SALC worked with Lawyers Alert, Nigeria to challenge the mandatory HIV testing of an employee of a security company and his subsequent dismissal on the basis of his HIV-status, in X v Brink and Others.
The applicant, Mr X, was an employee of a private security company. Upon commencing his employment, Mr X was ordered by his employer to undergo a medical test at a local hospital in Abuja. He was given written instructions in a sealed envelope for the healthcare worker. Acting on this instruction and fearful of risking his employment, he submitted himself with the sealed instructions to the hospital where he was examined and subjected to a number of tests. He was not informed of the nature of the tests nor was consent sought by the relevant healthcare workers.
Mr X was given a medical report to submit to his employer. He discovered upon reading the report that he had been subjected to an HIV test and was found to have tested positive for HIV. No certification of medical fitness for employment was issued by the hospital. Understanding the mandatory nature of the order from his employer, Mr X submitted the medical report to his employer. Ten days later he was verbally informed that his employment had been terminated. He was later informed that his employment had been terminated on the basis of his HIV-status. Despite submitting two subsequent letters from medical doctors attesting to his fitness to work, Mr X was not reinstated.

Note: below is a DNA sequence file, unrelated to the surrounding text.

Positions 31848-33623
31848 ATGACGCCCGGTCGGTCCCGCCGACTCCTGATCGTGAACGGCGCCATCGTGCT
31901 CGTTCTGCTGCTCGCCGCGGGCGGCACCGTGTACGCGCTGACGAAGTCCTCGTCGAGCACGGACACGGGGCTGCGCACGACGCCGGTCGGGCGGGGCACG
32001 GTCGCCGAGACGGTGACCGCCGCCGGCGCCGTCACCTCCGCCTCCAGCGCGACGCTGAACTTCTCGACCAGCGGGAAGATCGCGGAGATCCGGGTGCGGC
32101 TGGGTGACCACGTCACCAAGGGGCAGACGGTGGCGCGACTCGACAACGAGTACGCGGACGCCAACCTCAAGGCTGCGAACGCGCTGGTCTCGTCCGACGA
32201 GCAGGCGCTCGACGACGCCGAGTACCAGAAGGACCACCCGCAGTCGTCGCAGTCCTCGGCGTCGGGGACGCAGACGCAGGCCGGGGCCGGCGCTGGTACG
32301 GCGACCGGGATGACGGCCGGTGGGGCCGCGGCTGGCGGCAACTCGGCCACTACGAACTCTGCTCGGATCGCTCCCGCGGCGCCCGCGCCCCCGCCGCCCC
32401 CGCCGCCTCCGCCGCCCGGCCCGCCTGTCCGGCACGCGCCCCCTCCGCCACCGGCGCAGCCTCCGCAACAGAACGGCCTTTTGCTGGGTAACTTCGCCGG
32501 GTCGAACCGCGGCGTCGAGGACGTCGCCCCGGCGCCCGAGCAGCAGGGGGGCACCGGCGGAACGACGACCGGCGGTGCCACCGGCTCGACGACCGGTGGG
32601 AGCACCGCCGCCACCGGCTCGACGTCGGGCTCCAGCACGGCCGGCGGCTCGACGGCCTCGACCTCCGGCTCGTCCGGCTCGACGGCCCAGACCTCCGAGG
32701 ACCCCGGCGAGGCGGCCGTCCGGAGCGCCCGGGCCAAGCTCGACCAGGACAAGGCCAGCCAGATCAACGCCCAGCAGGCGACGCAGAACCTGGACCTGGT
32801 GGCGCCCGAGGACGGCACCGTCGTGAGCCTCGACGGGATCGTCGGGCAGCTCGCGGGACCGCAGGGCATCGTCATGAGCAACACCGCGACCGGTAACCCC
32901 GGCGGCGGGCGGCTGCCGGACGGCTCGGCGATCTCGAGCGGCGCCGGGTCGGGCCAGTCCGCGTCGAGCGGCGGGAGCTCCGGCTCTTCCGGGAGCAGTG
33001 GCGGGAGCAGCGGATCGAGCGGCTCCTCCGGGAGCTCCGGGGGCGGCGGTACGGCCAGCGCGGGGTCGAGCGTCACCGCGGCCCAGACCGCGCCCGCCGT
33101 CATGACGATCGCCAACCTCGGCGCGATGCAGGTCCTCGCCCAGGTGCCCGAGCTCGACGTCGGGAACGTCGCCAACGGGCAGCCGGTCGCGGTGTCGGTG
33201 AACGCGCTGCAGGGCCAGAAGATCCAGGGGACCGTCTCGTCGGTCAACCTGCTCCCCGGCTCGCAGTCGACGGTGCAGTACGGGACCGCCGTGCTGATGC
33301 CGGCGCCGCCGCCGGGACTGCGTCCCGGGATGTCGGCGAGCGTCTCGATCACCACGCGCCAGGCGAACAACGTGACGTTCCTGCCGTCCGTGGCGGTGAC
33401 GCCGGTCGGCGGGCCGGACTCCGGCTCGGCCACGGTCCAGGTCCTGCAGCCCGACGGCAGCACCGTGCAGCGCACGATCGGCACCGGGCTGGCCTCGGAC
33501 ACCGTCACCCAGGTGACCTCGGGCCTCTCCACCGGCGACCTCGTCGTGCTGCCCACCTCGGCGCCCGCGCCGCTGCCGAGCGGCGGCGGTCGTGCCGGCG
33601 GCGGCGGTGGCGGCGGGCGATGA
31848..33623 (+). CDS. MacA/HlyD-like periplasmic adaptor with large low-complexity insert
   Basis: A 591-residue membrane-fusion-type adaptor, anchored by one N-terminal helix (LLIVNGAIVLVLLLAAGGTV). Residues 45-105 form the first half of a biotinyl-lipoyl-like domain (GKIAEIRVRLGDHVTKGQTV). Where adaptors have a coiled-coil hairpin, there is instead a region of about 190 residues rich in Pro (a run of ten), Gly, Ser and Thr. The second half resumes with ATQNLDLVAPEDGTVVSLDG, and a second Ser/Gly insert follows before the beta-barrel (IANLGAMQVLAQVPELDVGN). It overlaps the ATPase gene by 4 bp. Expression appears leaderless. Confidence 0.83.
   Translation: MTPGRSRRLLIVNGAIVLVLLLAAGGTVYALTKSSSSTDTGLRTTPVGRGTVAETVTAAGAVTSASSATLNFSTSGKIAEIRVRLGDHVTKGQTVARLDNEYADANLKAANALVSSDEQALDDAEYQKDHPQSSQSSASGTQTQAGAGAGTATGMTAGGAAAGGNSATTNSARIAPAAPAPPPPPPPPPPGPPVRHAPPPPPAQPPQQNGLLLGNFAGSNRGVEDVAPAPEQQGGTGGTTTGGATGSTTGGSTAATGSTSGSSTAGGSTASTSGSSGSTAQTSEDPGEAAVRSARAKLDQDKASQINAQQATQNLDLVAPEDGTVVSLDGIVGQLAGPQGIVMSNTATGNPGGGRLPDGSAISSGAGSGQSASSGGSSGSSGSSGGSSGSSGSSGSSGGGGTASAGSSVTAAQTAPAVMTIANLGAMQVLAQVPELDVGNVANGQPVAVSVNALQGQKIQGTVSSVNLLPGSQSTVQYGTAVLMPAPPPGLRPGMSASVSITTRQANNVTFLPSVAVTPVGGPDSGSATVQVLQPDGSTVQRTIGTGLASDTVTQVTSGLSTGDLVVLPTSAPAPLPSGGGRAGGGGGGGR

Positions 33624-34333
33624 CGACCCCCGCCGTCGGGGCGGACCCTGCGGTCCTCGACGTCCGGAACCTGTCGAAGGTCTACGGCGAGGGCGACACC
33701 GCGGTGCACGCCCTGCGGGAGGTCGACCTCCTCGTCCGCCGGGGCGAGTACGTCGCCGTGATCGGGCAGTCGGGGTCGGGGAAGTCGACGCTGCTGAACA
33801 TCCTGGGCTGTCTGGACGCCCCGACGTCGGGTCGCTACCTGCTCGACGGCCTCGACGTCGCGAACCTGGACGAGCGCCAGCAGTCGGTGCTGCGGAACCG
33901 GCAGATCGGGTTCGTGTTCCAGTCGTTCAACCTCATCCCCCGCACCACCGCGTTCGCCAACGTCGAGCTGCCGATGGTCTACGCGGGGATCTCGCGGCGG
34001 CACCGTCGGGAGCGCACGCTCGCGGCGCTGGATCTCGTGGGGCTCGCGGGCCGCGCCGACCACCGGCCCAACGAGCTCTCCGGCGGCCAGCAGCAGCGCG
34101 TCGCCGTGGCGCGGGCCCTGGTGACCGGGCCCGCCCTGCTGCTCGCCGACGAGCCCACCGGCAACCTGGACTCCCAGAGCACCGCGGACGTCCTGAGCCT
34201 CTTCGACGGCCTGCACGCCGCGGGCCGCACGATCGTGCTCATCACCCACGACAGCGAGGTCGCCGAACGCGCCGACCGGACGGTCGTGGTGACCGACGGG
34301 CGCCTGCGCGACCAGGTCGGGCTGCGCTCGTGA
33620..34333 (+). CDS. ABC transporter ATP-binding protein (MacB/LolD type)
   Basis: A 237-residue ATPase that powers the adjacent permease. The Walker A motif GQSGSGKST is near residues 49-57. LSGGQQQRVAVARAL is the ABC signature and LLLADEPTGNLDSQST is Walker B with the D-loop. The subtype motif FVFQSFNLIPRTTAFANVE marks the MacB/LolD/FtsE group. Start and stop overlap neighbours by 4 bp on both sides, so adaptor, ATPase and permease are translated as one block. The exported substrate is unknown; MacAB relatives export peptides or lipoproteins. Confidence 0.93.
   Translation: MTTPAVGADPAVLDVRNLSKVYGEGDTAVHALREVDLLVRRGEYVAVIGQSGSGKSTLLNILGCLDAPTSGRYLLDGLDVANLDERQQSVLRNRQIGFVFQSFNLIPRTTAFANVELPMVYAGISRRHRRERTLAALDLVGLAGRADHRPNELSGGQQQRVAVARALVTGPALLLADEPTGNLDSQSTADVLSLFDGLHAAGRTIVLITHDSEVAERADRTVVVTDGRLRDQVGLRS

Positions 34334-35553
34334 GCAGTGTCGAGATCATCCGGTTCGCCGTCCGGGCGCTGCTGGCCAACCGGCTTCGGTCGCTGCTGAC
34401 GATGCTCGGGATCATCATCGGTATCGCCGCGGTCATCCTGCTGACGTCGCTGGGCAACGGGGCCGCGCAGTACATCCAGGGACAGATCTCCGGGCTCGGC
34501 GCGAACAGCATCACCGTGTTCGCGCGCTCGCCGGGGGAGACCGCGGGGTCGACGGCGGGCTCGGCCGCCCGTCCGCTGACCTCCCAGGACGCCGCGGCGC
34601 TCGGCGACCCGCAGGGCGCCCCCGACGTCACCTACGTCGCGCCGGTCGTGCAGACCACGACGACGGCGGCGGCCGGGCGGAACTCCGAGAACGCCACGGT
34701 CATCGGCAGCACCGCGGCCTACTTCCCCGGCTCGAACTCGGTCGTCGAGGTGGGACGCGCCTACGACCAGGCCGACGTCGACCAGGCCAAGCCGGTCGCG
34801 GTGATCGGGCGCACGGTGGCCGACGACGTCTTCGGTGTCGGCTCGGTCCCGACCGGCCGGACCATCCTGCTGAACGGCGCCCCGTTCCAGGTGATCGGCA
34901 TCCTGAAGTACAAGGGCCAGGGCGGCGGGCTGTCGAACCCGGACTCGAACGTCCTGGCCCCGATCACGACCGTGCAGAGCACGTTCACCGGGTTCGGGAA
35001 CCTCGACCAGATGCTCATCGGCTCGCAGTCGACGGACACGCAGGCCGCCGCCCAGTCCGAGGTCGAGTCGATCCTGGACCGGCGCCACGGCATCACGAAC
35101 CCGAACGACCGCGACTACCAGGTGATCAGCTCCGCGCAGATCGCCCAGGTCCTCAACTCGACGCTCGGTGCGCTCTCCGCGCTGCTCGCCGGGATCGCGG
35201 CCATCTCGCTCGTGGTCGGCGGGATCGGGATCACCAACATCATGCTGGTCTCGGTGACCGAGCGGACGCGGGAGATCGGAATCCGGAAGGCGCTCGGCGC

The defendants denied that Mr X was their employee and denied that he had been dismissed on the basis of his HIV status.
On 26 September 2018, the Abuja Industrial Court found in Mr X’s favour. It held that employers are prohibited from coercing existing or prospective employees to undergo HIV testing and that dismissing employees on the basis of their perceived or actual HIV-status is unlawful and discriminatory.
The Court declared that Mr X’s employers had violated his rights under the Anti-Discrimination Act, the Constitution, the Labour Act and the African Charter on Human and Peoples’ Rights Act. Moreover, the Court awarded Mr X damages to an amount of over five years’ salary, “[c]onsidering the stigma and opprobrium attached to HIV and the cavalier manner” in which Mr X had been treated by his employer.
Download the judgment HERE.
- The Court granted an order to protect the identity of the claimant, whose name has been anonymised as “Mr X”. In order to protect Mr X’s identity and prevent any public disclosure of his HIV status, no information may be reported that will lead to his personal identification.
- This case was supported by SALC due to its participation in a 10-country regional grant (the Africa Regional Grant on HIV: Removing Legal Barriers) which includes Nigeria. Nigeria is not a country in which SALC has traditionally worked. However we elected to provide assistance in this matter as a result of our involvement in this Grant and our capacity in health rights expertise. SALC remains focused on its southern Africa mandate.